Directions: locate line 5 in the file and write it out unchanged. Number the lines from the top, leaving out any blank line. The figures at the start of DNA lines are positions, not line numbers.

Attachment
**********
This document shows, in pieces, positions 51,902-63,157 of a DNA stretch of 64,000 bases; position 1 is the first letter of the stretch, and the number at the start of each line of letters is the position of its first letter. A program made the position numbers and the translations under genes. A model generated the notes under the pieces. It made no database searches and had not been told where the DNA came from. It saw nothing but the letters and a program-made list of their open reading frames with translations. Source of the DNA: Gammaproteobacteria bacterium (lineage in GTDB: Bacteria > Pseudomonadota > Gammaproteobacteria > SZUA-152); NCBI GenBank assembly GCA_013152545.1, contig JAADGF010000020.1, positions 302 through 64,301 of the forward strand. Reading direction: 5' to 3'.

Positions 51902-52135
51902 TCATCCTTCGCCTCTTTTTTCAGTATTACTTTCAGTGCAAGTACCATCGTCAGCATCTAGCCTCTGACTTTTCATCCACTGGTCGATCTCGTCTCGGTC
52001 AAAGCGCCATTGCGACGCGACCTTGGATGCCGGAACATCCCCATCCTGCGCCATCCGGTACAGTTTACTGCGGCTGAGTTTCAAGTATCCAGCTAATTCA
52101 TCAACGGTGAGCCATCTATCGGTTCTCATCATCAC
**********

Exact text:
52101 TCAACGGTGAGCCATCTATCGGTTCTCATCATCAC